Minecraft: the inventor’s paradise. Of course, it’s also the connoisseur's nightmare. Thanks to the huge number of user-created maps out there it's almost impossible to find the finest creations on offer. Who has time these days to sift through hundreds of Minecraft maps, devour them with their digital senses, and come to a conclusion on which ones are worth your time?
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Well, us, actually. We’ve scoured forums, marathoned YouTube videos, and sampled more maps than we can count in order to bring you the definitive list. These are the Minecraft maps that you simply must try before you can claim to have sampled the community's best work.
We've got six pages of Minecraft maps for you - click to jump to the one you want or read on for Minecraft adventure maps...
Adventure maps are self-contained Minecraft experiences that are generally a lot less about building and a lot more about exploring and, very often, fighting. Expect traps, puzzles, and all sorts of secrets. Also, while you can play many of them quite happily by yourself, there's more than a few out there that have been designed for multiplayer. Best of all, because the Minecraft community is so industrious, there are thousands of them out there and many of them are very, very good.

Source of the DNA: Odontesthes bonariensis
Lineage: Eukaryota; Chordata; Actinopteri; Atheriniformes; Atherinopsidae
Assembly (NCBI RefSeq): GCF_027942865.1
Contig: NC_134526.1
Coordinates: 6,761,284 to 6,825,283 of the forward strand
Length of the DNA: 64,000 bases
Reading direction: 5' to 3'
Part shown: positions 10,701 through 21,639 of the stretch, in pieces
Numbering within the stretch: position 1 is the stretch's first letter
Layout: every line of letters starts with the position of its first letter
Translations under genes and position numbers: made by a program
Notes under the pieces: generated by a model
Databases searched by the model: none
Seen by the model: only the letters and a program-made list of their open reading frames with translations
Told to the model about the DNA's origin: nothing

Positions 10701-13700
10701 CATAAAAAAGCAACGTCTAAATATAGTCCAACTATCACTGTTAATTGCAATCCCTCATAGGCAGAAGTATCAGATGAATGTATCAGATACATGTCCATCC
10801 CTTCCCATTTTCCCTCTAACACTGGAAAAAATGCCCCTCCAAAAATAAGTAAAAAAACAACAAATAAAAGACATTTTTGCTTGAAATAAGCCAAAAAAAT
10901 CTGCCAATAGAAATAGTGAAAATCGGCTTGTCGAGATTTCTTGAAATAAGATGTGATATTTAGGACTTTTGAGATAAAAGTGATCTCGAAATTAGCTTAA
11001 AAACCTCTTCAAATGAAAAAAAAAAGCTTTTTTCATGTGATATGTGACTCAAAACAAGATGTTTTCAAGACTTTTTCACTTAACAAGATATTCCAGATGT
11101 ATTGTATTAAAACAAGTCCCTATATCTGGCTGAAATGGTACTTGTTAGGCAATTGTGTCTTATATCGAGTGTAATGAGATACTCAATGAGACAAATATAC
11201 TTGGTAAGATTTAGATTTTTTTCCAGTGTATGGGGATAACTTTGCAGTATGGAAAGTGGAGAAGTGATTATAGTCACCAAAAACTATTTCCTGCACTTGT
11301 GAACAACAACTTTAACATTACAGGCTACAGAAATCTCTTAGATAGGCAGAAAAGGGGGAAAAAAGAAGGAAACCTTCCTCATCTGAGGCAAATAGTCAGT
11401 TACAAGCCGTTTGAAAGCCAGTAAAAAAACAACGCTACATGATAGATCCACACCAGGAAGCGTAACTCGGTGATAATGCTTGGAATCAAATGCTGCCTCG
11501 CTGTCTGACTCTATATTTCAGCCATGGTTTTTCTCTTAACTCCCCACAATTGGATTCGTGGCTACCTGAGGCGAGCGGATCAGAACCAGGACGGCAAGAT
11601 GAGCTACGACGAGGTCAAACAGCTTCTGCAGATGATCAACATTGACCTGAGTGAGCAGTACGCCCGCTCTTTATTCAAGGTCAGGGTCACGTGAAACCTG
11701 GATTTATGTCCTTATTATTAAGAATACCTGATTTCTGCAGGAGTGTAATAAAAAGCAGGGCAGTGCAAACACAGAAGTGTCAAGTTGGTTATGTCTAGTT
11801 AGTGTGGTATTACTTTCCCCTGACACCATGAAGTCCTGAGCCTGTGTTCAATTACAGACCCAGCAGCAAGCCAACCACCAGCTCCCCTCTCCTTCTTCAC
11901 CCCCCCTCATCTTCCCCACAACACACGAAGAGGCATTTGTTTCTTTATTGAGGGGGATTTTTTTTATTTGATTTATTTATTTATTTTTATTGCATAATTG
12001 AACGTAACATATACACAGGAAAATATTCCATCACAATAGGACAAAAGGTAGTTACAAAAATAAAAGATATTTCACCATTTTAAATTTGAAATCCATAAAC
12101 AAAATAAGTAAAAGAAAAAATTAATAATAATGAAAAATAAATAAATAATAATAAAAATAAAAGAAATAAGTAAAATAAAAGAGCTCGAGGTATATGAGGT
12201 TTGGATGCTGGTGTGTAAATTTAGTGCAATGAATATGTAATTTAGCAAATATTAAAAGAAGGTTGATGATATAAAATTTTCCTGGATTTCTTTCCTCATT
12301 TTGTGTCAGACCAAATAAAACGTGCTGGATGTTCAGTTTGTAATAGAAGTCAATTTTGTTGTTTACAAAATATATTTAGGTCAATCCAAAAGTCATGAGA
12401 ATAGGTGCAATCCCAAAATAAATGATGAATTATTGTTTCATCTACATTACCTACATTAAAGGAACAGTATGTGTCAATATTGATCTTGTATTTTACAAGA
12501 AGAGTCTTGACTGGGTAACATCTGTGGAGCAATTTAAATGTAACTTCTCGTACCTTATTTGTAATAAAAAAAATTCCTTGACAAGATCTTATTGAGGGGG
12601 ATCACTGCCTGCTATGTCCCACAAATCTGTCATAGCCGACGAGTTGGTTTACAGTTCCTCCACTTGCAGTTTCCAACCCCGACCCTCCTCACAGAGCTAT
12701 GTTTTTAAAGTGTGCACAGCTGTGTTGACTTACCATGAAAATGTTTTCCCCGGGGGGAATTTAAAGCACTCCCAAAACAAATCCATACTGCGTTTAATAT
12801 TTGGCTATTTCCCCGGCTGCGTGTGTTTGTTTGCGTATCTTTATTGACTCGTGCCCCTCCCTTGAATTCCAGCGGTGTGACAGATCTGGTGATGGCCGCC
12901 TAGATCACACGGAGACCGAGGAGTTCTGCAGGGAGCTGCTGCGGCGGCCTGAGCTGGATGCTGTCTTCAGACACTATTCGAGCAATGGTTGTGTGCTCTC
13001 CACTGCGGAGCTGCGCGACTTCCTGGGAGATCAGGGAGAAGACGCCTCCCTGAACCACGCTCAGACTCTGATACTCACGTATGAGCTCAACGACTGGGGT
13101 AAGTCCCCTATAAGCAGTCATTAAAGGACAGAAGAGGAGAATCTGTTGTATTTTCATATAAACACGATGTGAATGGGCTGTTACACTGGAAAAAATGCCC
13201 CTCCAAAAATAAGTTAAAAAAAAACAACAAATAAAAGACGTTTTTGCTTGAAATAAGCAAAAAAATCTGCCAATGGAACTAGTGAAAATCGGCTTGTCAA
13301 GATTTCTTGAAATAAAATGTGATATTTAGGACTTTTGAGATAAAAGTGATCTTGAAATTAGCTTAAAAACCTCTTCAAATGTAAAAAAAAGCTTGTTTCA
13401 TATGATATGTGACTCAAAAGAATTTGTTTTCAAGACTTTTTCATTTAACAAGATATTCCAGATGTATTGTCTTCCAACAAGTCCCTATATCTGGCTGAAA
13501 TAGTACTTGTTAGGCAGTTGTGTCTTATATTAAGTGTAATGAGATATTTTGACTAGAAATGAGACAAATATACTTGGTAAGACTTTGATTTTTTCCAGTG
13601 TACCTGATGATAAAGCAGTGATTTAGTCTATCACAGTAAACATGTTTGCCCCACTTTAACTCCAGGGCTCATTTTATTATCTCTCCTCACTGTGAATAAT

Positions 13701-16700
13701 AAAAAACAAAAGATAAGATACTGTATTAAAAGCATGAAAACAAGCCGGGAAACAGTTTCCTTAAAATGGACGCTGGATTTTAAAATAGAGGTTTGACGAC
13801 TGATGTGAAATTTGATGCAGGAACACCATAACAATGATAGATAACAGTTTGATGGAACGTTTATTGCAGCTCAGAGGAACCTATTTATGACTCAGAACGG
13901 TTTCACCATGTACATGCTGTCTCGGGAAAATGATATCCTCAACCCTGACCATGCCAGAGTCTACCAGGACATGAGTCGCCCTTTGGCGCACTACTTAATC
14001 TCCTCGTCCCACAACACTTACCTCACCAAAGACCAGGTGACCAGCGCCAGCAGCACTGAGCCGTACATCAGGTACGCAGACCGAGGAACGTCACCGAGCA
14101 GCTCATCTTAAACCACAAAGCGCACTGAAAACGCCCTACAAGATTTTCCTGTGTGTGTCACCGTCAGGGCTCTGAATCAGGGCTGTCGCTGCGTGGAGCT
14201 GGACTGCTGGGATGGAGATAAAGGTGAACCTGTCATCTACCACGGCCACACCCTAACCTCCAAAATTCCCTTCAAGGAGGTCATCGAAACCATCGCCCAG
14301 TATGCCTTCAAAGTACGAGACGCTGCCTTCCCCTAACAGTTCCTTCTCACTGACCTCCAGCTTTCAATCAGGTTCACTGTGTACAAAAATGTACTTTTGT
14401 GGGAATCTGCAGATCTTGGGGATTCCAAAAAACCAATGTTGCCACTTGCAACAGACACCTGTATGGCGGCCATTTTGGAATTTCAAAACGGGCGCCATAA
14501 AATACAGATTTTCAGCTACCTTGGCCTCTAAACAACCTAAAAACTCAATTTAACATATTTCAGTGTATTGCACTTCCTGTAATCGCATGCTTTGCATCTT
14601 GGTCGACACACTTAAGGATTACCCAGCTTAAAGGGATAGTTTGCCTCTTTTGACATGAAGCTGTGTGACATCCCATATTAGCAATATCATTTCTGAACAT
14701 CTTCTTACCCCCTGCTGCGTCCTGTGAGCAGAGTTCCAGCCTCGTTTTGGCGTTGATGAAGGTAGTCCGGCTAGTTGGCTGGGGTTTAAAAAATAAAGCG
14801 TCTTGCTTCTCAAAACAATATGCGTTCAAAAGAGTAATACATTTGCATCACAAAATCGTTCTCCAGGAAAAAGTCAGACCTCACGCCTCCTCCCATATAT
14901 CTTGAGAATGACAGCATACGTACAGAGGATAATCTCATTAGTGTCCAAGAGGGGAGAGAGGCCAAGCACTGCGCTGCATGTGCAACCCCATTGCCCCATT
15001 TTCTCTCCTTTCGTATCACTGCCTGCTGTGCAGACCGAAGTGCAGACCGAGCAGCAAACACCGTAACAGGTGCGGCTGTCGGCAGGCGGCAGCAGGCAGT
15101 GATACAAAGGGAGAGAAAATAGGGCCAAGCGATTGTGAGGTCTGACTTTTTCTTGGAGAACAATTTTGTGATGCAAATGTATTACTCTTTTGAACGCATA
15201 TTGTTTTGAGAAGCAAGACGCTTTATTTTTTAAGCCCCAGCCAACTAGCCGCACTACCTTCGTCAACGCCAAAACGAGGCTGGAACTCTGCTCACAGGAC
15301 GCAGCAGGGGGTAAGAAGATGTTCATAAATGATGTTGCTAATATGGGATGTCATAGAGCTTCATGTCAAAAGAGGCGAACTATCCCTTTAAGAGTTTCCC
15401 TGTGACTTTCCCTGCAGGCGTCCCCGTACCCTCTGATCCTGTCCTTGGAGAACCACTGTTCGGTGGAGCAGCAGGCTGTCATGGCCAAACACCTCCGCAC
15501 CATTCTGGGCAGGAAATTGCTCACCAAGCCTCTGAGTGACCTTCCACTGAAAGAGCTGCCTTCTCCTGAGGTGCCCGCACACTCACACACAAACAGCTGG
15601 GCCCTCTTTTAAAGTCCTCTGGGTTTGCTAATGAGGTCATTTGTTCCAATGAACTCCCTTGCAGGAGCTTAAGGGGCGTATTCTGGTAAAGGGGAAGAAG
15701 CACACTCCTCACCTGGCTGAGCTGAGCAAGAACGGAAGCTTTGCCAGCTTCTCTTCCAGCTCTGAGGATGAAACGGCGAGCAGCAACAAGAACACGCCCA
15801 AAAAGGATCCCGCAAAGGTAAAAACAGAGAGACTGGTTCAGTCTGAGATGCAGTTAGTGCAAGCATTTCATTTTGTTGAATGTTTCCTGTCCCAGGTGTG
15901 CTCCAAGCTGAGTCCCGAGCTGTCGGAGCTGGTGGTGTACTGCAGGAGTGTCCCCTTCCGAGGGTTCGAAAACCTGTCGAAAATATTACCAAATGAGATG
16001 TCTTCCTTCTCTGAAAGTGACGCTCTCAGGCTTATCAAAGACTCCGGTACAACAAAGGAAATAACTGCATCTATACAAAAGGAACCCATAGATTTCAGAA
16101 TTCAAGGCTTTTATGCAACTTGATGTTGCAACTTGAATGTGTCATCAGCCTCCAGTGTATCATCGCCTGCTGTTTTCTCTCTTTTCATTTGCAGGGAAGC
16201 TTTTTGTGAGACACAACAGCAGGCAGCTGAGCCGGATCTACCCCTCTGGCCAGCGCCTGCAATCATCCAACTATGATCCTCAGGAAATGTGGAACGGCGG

Plucked from those thousands, here are 17 adventure maps to sink your teeth into. Bear in mind, almost all of them will have particular rules or settings that you'll need to follow to ensure they work properly, such as setting the game to a particular difficulty level or being sure not to break any blocks when you start playing. Each map has its own rules, but don't worry, the creators will let you know what you should and shouldn't do before you begin.
Are there any problems in the world that can’t be solved with parkour? The creator of BiomeBox doesn’t seem to think so. There are ten visually distinct levels for players to platform their way through, each one based on a different biome - leap from Nether to cake, then hop straight into a twilight dreamscape.